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Musical encourages audiences to anticipate second coming
March 08, 2004
By David Roach
In March, audiences will hear musical encouragement to live in anticipation of Christ’s second coming. And they will hear it in both Korean and English.
The encouragement will come in the form of a new musical entitled “The Seventh Trumpet” written by Mozelle Sherman, senior professor of church music at Southern Baptist Theological Seminary and translated into Korean by a group of Korean students at Southern’s School of Church Music and Worship led by Mi-Ae Yoon.
“The Seventh Trumpet” features dramatic and musical reenactments of Bible stories along with scenes depicting contemporary characters struggling with the challenges of being a Christian in the 21st century. The plot centers around trumpeters sounding the seven trumpet blasts depicted in Revelation.
“The Seventh Trumpet,” which takes 80 percent of its text directly from the Bible, is set to premier on the Louisville, Ky., campus March 23 in English and March 25 in Korean.
In preparation for the March premier, two casts (one English-speaking and one Korean-speaking) have been rehearsing the musical. As a compliment to the adult casts, “The Seventh Trumpet” will feature the singing of two youth, Truman Simpson (English) and Sung Hyun Kim (Korean).
“The powerful words of the Bible that are spoken in two active languages ... will encourage our congregations to ‘walk in the shoes’ of persons in the biblical events,” said Sherman, who is founding director emeritus of the Church Music Drama Theater at Southern.
The English-speaking cast will present two performances in addition to the March 23 premier, one on March 26 and another on March 27. The Korean-speaking cast will present one performance.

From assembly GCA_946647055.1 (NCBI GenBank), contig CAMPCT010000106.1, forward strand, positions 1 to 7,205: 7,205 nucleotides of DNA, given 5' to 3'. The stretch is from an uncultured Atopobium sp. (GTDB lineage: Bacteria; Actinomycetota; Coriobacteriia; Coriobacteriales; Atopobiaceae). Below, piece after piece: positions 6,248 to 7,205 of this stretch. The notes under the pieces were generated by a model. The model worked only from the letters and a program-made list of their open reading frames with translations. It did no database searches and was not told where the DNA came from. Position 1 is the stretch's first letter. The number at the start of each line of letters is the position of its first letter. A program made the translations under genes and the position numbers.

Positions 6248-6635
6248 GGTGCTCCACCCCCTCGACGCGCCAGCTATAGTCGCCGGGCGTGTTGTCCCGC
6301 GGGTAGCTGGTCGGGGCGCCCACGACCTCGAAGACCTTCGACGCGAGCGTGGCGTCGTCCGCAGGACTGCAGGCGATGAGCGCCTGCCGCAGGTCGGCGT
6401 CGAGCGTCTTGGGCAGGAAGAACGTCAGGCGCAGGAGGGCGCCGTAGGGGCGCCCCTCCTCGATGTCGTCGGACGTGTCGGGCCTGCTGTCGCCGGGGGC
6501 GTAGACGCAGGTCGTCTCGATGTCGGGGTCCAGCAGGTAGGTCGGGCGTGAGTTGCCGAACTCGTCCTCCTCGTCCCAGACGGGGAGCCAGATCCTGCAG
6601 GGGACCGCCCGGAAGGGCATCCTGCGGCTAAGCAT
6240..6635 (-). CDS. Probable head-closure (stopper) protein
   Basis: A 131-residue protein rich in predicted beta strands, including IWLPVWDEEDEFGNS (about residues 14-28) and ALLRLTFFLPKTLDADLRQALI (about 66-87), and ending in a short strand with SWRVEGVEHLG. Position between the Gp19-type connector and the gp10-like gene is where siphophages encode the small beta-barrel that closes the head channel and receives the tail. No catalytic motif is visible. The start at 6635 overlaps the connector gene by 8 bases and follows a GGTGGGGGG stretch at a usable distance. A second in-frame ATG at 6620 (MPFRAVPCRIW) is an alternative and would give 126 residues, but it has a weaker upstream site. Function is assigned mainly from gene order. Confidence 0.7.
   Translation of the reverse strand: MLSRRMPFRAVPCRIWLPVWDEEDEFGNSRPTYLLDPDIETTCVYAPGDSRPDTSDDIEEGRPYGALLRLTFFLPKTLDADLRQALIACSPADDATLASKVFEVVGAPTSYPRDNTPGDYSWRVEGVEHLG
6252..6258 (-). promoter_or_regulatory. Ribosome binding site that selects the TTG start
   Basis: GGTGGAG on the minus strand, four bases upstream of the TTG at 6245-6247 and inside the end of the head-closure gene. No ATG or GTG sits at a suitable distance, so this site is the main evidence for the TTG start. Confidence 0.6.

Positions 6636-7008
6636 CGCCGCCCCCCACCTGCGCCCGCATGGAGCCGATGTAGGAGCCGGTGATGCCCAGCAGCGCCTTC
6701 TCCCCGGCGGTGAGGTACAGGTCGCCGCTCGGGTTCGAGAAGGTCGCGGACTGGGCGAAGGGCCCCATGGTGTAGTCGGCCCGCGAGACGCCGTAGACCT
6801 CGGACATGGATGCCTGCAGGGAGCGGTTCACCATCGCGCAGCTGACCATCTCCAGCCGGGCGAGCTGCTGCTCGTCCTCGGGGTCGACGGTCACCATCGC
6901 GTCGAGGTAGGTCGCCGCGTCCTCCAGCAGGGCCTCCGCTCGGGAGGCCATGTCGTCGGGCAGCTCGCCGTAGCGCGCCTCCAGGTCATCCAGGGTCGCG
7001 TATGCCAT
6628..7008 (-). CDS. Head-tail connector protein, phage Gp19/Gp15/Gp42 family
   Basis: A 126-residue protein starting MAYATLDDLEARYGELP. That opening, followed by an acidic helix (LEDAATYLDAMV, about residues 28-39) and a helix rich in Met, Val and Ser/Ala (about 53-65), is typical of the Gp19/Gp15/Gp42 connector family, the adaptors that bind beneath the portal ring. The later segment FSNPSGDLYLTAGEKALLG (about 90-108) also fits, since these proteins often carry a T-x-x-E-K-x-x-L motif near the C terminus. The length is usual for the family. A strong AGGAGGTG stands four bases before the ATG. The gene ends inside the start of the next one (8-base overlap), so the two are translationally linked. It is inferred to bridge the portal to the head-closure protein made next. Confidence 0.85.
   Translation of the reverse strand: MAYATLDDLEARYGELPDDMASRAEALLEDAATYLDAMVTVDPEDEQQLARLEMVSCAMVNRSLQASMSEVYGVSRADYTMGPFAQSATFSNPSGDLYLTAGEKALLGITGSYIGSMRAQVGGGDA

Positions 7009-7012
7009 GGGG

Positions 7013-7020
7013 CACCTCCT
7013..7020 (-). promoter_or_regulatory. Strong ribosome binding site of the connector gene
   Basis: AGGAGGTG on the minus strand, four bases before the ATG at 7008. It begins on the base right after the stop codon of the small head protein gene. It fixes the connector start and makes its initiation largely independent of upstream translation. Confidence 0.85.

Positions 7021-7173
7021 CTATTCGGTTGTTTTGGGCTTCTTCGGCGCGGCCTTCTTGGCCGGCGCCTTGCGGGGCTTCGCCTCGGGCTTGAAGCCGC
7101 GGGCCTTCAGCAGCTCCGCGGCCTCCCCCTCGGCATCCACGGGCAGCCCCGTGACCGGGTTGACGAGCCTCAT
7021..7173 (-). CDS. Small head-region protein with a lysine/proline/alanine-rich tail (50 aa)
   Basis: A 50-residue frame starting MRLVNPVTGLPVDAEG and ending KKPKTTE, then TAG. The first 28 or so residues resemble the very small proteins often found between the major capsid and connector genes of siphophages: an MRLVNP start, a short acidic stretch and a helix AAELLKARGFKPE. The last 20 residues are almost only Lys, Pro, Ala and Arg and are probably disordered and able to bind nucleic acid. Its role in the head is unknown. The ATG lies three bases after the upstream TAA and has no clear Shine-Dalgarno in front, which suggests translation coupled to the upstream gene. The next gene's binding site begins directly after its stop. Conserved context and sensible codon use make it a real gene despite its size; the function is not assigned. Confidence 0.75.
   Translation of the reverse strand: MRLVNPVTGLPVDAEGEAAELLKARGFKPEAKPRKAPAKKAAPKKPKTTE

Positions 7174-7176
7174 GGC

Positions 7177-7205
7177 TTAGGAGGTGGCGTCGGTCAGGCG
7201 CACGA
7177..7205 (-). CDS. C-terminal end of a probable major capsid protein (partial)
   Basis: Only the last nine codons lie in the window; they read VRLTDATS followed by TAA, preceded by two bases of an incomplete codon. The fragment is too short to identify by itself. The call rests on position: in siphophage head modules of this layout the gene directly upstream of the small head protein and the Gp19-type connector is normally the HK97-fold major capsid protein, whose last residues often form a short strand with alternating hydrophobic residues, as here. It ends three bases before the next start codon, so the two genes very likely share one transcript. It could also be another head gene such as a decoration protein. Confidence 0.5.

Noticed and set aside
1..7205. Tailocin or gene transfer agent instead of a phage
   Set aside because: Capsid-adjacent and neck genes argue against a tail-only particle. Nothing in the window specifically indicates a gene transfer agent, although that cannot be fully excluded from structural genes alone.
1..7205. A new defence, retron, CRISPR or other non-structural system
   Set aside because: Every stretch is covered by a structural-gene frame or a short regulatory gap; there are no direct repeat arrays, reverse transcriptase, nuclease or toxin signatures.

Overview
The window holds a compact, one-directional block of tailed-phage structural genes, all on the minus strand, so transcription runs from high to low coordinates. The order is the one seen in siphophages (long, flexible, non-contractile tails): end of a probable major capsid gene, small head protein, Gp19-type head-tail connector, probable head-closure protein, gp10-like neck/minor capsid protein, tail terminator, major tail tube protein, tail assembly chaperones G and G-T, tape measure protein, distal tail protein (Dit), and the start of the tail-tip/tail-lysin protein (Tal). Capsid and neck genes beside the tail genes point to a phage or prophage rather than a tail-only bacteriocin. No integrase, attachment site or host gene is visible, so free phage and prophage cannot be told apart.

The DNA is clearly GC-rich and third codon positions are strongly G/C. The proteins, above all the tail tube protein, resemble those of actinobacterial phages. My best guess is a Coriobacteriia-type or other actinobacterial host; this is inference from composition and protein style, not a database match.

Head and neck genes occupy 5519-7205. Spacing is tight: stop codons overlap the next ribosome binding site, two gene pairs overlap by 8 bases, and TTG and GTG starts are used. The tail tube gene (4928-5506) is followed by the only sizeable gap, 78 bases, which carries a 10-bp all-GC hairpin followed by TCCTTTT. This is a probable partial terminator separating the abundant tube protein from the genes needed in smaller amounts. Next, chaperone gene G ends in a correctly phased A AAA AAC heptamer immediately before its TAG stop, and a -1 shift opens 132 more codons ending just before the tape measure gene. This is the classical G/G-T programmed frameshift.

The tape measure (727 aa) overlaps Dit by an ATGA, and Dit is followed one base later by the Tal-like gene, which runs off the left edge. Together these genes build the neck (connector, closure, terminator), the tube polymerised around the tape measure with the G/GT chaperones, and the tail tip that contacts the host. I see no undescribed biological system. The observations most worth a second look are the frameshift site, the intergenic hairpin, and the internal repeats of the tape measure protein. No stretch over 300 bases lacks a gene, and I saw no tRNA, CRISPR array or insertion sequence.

As audiences watch “The Seventh Trumpet,” they will learn biblical principles that are meant to encourage Christians in the days preceding Christ’s second coming, Sherman said.
“Some biblical stories are told with live characters such as Noah and his wife, David, Bathsheba, Nathan, Joshua, Peter and the Pharisees,” said Sherman. “As a trumpeter declares the seven blasts of the Revelation passages, contemporary characters will struggle with the challenges of being a Christian in today’s world.”
Musical and dramatic presentations such as “The Seventh Trumpet” are valuable ways of expressing the truths of Scripture in the present visual age, Sherman said.
“Music and drama in worship are a powerful means for corporate and personal praise,” she said.
“... By using the Christian arts of music, drama and the fine arts, we are speaking the language ... that may assist in proclaiming, teaching, edifying and praising.”
As audiences experience “The Seventh Trumpet,” they will be encouraged to proclaim the message of Christ’s death, burial, resurrection and second coming, Sherman said.
“Through the use of the beautiful scriptural passages from the Bible, God’s Word, and the use of beauty itself -- in music, in costuming and lighting effects -- the Christian arts seek to move our churches to action,” she said. “Those witnessing ‘The Seventh Trumpet’ will be renewed by it and sent forth to witness for Christ as we follow His words.”
For further information on “The Seventh Trumpet” or for tickets, call Southern’s School of Church Music and Worship at .